5. Ask them if they want to meet up. Listen for the signals! If they don’t want to, get out of there fast.

6. Arrange a casual meet up, something short like a cup of coffee. That way there’s no pressure and very little expectations.

How To Design A Small Urban Garden by Hannah Gray

You don’t need to be a pro to try this one and it’s just as easy to start from scratch. The main part is the design, which is what we’ll be focusing on. Don’t try too much at once, just follow these simple steps.

1. What will you be doing in your garden? Is it just for you or will the whole family be over? Will there be children around? Do you want something pretty to look at or something that you can actively experience?

2. How much spare time do you have? Will you be able to maintain the garden regularly or do you want it to look good with minimum upkeep?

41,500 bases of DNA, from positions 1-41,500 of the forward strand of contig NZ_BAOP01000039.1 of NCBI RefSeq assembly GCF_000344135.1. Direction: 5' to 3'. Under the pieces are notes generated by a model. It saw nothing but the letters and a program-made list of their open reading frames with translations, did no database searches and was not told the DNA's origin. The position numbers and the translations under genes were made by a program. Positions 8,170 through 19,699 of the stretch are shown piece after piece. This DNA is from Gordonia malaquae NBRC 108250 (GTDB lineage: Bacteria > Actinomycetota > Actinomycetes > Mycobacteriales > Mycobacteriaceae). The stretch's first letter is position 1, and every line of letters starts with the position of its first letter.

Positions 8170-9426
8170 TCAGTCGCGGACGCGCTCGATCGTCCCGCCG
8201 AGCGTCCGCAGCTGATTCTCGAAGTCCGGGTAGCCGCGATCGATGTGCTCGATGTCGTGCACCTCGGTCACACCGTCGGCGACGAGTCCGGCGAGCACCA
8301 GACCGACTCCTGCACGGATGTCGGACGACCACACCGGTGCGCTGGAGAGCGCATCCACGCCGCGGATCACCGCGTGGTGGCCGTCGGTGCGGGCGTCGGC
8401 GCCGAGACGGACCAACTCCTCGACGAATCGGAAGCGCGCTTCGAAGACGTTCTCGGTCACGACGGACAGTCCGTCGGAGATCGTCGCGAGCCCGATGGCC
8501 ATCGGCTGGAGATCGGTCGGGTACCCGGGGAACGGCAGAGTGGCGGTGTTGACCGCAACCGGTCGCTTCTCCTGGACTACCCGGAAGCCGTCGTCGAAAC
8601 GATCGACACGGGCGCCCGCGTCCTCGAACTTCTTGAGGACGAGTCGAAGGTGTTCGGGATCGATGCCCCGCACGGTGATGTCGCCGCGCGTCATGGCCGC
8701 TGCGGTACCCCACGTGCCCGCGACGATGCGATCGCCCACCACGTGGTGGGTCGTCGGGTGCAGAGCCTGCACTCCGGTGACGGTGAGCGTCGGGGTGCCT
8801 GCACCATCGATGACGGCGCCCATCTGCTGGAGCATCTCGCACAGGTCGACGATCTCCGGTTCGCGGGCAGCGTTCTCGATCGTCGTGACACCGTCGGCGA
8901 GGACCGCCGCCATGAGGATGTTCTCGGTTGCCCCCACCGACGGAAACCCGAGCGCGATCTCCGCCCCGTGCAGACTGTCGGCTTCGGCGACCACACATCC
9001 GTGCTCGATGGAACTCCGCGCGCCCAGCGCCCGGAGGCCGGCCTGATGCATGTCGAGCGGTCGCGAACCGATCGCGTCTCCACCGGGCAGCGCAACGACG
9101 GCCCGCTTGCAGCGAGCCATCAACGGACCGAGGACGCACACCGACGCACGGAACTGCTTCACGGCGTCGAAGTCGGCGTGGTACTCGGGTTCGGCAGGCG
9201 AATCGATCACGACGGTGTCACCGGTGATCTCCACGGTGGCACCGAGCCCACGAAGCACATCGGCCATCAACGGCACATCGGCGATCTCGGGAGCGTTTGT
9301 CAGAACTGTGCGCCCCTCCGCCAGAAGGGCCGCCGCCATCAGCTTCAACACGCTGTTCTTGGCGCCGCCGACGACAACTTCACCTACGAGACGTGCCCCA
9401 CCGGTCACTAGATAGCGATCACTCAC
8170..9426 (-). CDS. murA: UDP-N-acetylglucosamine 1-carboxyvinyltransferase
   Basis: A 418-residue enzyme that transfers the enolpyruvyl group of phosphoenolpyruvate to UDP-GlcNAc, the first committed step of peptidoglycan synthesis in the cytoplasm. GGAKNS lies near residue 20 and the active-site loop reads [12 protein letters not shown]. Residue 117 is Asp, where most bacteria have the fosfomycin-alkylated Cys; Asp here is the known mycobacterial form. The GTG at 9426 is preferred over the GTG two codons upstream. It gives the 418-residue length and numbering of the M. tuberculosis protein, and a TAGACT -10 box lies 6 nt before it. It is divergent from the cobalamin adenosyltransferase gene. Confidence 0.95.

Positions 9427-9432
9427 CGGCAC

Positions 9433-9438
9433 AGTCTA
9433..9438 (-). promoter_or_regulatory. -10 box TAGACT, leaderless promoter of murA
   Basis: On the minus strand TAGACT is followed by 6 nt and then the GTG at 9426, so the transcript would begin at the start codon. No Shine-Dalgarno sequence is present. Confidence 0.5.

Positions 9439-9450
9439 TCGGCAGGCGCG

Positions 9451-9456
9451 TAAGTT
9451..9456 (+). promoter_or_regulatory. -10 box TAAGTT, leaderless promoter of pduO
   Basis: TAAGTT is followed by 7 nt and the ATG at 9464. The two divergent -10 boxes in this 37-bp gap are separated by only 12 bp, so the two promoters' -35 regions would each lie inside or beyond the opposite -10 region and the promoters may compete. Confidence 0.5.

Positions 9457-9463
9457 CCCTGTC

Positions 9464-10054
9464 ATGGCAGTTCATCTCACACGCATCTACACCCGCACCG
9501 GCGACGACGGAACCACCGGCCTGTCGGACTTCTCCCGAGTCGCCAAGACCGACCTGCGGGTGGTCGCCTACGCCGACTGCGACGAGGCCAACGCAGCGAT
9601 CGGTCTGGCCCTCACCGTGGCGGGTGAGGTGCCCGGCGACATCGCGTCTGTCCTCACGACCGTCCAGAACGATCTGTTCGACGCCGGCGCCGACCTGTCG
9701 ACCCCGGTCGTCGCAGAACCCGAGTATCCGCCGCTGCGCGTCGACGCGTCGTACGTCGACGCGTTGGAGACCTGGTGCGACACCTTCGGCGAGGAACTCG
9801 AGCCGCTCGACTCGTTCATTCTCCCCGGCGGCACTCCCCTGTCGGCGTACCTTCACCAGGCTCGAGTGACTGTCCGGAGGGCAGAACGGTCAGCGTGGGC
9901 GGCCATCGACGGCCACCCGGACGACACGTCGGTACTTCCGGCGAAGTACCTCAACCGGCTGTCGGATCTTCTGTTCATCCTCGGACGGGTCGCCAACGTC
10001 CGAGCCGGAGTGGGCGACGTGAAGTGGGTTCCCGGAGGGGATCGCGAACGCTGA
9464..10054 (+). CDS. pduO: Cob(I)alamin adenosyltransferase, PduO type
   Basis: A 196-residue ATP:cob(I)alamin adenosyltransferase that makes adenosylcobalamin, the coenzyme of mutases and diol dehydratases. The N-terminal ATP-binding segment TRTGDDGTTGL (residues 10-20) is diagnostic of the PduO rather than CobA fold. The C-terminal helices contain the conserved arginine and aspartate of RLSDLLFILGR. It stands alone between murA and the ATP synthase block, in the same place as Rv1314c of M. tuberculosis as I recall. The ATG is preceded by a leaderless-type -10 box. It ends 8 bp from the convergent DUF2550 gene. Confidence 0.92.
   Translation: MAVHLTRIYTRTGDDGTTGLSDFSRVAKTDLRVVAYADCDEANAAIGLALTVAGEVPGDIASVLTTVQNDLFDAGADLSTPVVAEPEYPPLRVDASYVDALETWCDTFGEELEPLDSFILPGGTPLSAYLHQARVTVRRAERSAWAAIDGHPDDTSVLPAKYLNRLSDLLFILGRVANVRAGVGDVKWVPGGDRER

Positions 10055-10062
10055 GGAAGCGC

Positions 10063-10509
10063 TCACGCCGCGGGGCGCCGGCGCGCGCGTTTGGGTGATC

3. Look at the space that you have. It’s no use planning a huge garden to fit in a tiny allotment! Sketch out an idea of what you’re looking for and use a kit to test the acidity in your soil so you know what kind of plants to buy.

4. Watch your garden to see where the shadows fall at different times in the day. If some areas are in the sun or shade all day then you have to buy plants that cater to those needs.

5. Set a budget! Gardening can be expensive, don’t plan for something that you can’t afford.

6. Start drawing out your design. You need to think about the location of plants and tiles, do you want decking, do you want to move or build a shed? This is the creative part.

7. Think of how you will move through the garden. If it’s small perhaps a bench at the centre and a pathway through could be nice. If it’s bigger you may want to make it more of an exploration.